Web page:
Classic North Korean film about and starring US defectors has been converted into colour
In 2005, Daniel Gordon (VMS Pictures) and Nicholas Bonner (Koryo Tours) began filming Crossing the Line, the documentary about the US defectors to North Korea. During the filming they interviewed the stars of the North Korean black and white film series entitled Nameless Heroes, which the US defectors had acted in. The 20 part epic was made for cinematic release. The production started in the late 1970’s and the films were released over a period of three years. Nameless Heroes became an iconic series of films in North Korea, chronicling the Korean War and North Korea's counterintelligence efforts.
Nameless Heroes was the first North Korean film to cast real foreigners as actors using the four US military defectors: Private Larry Allen Abshier (b. 1946, Illinois) who defected in May 1962; Private First Class James J. Dresnock (b. 1941, Virginia) who defected in August 1962; Specialists Jerry Wayne Parrish (b. 1944, Kentucky) who defected in December 1963 and Sergeant Charles Jenkins (b. 1940, Virginia) who defected in January 1965.
The four Americans were each assigned a character – Abshier was Carl, a subordinate to two evil Americans; Parrish was Lewis, a British officer who detested the imperialist occupation of his native Northern Ireland; Jenkins was Kelton, the evil mastermind and Dresnok was Arthur Cockstud, the commander of a POW Camp.
After Nameless Heroes, many more acting roles followed for the defectors, typecast as evil Americans – and their fame spread nationwide.
To this day, Dresnok (who died in 2016) is still known in North Korea as Arthur, his Nameless Heroes character name. His children are occasionaly sought for acting as ‘foreingers’ in DPRK productions.
Joe Dresnok was the protagonist of our documentary Crossing the Line. After defecting he was a teacher at the Pyongyang University of Foreign Languages. We heard from one of our tour guides who had studied under Dresnok that he had to be taught to teach English as his grammar was so poor, and also that they nicknamed him 'submarine' as his black shoes were so big.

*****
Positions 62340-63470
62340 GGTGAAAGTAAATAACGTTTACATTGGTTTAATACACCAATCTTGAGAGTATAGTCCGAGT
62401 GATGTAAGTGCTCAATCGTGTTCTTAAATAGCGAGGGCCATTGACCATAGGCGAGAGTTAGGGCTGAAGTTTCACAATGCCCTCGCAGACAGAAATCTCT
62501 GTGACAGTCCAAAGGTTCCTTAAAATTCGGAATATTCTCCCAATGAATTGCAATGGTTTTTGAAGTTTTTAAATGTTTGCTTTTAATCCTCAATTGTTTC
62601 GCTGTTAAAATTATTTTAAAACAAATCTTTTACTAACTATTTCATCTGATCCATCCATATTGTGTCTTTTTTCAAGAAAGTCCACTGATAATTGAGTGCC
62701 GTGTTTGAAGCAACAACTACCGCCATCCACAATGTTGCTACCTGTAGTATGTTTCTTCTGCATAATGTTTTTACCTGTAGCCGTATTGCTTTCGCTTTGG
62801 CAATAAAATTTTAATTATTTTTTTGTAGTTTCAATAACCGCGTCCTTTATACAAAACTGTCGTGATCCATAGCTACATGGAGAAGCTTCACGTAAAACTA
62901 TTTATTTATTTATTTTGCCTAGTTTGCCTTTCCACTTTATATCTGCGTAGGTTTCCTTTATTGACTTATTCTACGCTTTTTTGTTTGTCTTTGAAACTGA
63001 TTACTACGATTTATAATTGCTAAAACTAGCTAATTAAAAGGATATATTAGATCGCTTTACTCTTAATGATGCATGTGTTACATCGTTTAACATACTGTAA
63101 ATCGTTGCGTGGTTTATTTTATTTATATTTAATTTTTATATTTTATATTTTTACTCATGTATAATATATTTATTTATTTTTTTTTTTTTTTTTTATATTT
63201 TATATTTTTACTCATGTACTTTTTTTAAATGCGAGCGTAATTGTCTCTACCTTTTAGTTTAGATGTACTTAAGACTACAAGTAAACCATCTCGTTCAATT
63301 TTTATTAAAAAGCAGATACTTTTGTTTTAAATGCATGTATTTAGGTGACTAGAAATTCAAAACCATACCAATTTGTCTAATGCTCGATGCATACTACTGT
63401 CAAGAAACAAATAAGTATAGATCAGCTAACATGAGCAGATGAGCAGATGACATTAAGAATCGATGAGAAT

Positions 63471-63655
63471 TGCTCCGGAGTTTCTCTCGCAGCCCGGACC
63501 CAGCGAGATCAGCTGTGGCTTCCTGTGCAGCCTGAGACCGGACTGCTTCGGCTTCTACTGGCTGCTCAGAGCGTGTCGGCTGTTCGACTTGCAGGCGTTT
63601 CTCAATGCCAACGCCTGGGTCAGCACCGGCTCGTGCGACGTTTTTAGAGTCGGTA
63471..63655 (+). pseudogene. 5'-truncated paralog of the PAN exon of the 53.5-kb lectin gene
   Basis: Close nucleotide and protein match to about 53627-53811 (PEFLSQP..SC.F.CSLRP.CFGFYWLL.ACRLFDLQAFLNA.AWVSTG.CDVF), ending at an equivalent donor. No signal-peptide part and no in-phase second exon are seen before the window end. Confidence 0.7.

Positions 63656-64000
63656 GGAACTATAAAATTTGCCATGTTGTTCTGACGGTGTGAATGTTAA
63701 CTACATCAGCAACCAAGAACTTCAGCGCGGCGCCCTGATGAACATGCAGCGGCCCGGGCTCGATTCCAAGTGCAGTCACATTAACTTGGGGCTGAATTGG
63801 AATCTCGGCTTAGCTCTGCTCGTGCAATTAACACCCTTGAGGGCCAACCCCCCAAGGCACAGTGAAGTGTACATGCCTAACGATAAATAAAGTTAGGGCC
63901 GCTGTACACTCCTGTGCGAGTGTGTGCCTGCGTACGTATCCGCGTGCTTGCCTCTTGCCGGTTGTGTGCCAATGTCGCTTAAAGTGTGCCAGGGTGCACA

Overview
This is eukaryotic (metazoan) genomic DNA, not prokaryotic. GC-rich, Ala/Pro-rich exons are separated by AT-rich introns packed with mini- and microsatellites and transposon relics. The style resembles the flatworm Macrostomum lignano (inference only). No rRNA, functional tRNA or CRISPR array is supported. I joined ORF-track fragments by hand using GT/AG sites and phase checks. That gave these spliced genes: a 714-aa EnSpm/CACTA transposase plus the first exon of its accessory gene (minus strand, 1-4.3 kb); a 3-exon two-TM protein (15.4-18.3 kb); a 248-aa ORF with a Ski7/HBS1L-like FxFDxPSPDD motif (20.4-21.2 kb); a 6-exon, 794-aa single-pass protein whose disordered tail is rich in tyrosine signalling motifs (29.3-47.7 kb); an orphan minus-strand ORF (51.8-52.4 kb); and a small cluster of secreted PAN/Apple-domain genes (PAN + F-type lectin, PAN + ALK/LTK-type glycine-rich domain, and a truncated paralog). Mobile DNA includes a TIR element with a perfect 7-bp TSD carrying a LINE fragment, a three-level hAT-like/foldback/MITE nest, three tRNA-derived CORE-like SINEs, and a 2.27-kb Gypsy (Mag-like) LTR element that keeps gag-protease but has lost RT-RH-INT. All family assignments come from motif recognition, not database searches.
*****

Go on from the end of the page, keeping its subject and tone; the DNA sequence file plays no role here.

Abshier would not share in this success. In 1983, he died of a heart attack. He was just 40 years old.
Several of the Korean actors in Nameless Heroes were of mixed origin, including So Ok Sun who played Janet (of Russian & Korean origin). In the film she plays the wife of Dr Kelton (Jenkins). She had been studying at Kim Il Sung University when she was auditioned for the part because of her ‘foreign’ looks.
Actor Son Dae Won played Colonel Claus a member of the United States Army Counter Intelligence Corps and was of Chinese and Korean origin.
In November 2018 the Pyongyang Film Technical Company turned the monochrome feature film into colour and in typical DPRK/English explains:
This technicolor film shows more vividly the characters and physiological states of actors and actresses and the phase of the times with rich visual effectiveness. Watching the reproduced film, viewers would say that it seems to be a new movie.
Interested in learning more about North Korean film? Join our annual Pyongyang International Film Festival Tour to meet with Korean film professionals and share your experience with fellow film enthusiasts.